Crenshaw v. Harper, No. 17-1287, 2017 WL 2080260 at *1 (3d Cir. May 15, 2017).
Banda v. Adams, 674 Fed. App'x 181, 184 (3d Cir. 2017).
Snipes v. DeTella, 95 F.3d 586, 591 (7th Cir. 1996); see also White v. Pernoud, 2006 WL
1876959, at *7 (E.D. Mo. July 5, 2006) (holding no Eighth Amendment violation occurred
where prisoner needed jaw wired shut and "[did] not challenge the withholding of needed
treatment, [but] challenge[d] the doctor's decisions in administering the treatment" and
"disagreed with the amount of pain medication the doctor administered."); Smalls v. Berrios,
2007 WL 1827465, at *9 (N.D. Fla. June 25, 2007) ("Plaintiff's allegation reflects nothing more
than his general disagreement concerning the lack of anesthesia... [which] is insufficient to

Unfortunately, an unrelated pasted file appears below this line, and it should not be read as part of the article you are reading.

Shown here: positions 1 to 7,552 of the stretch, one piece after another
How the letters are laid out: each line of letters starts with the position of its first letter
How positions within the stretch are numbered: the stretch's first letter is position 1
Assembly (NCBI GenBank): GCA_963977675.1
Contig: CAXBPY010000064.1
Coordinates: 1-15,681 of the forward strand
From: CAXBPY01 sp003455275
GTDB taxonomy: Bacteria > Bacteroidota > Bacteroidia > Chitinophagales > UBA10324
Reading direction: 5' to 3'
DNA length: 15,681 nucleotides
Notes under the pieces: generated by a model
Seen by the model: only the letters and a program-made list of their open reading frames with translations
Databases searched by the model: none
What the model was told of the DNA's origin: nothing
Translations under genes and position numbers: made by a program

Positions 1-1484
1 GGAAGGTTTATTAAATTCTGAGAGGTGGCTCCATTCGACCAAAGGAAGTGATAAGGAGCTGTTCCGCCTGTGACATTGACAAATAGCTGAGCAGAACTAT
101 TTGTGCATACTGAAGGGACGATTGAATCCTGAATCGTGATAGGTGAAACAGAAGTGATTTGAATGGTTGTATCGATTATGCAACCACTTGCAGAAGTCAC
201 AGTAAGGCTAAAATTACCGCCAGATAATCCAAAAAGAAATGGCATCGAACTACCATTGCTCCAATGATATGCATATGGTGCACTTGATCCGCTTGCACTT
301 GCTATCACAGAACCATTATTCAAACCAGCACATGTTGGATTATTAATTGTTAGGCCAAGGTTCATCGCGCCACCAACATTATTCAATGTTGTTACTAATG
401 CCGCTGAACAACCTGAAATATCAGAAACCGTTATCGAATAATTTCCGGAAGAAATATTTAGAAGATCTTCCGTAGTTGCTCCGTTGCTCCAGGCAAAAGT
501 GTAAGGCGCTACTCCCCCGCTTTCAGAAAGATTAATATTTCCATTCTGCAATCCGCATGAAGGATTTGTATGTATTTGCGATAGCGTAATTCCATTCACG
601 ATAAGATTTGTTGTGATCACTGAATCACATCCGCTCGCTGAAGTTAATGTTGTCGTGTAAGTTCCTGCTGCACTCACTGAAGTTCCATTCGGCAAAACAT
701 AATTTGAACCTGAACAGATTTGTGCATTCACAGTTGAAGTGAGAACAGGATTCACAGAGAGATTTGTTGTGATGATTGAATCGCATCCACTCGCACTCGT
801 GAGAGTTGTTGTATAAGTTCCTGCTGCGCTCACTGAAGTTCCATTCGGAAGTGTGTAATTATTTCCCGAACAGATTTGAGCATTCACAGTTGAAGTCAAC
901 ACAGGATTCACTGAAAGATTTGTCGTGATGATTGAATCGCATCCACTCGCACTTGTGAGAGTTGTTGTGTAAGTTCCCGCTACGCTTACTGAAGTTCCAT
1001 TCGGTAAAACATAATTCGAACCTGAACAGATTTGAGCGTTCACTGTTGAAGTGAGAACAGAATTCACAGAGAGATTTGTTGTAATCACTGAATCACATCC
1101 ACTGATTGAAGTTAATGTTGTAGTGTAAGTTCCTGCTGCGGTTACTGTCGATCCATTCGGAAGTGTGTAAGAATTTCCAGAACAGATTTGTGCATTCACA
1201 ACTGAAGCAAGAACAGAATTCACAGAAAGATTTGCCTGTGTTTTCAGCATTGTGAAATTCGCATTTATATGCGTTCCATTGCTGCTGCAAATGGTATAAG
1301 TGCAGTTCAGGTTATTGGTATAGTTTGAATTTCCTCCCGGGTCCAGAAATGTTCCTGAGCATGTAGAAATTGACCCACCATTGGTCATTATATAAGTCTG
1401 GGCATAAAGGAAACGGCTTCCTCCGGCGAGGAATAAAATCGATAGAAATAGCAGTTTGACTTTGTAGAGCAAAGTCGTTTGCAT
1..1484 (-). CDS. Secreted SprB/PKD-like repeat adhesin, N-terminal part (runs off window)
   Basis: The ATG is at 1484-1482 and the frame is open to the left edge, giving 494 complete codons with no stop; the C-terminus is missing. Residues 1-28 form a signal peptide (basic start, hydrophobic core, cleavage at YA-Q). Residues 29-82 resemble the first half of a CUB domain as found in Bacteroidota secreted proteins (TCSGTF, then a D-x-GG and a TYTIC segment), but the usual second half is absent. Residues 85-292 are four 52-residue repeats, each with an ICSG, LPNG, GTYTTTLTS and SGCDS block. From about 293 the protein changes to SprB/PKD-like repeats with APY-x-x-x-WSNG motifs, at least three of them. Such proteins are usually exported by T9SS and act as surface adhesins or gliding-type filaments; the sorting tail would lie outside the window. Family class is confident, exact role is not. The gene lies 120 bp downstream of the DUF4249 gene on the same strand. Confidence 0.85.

establish deliberate indifference").
Id. at 591 (citing Farmer v. Brennan, 511 U.S. 825, 834 (1994)).
Bout v. Bolden, 22 F. Supp. 2d 646, 650 (E.D. Mich. 1998), aff'd 225 F.3d 658 (6th Cir. 2000).
See id. at 650-51.
ECF Doc. No. 5 ~ 28.
Hill v. Borough of Kutztown, 455 F.3d 225, 239 (3d Cir. 2006).
Cooleen v. Lamanna, 248 Fed. App'x 357, 361 (3d Cir. 2007).
Id. (explaining substantive due process protects "pre-trial detainees and other nonconvicted
persons" right to medical care while the Eighth Amendment protects inmates' right to medical
care after conviction.)
See Talbert v. Correctional Dental Associates, et. al, No. 15-03230, ECF Doc. No. 3; see also
Confidential Settlement Agreement and General Release, ECF Doc. No. 65-1at49.
ECF Doc. No. 65-1at49.
Thomas v. Sandstrom, 459 Fed. App'x 93 (3d Cir. 2012) (citing Three Rivers Motors Co. v.
Ford Motor Co., 522 F.2d 885, 892 (3d Cir. 1975)).
Id. (citing Three Rivers Motor, 522 F.2d at 892).
Plaintiffs Opposition in Response to Defendants' Motion for Summary Judgment, ECF Doc.
No. 69 at 4.
Three Rivers Motor 522 F.2d at 892 (internal brackets omitted).
ECF Doc. No. 65 at 23; ECF Doc. No. 65-1.
Id. at ,-r12.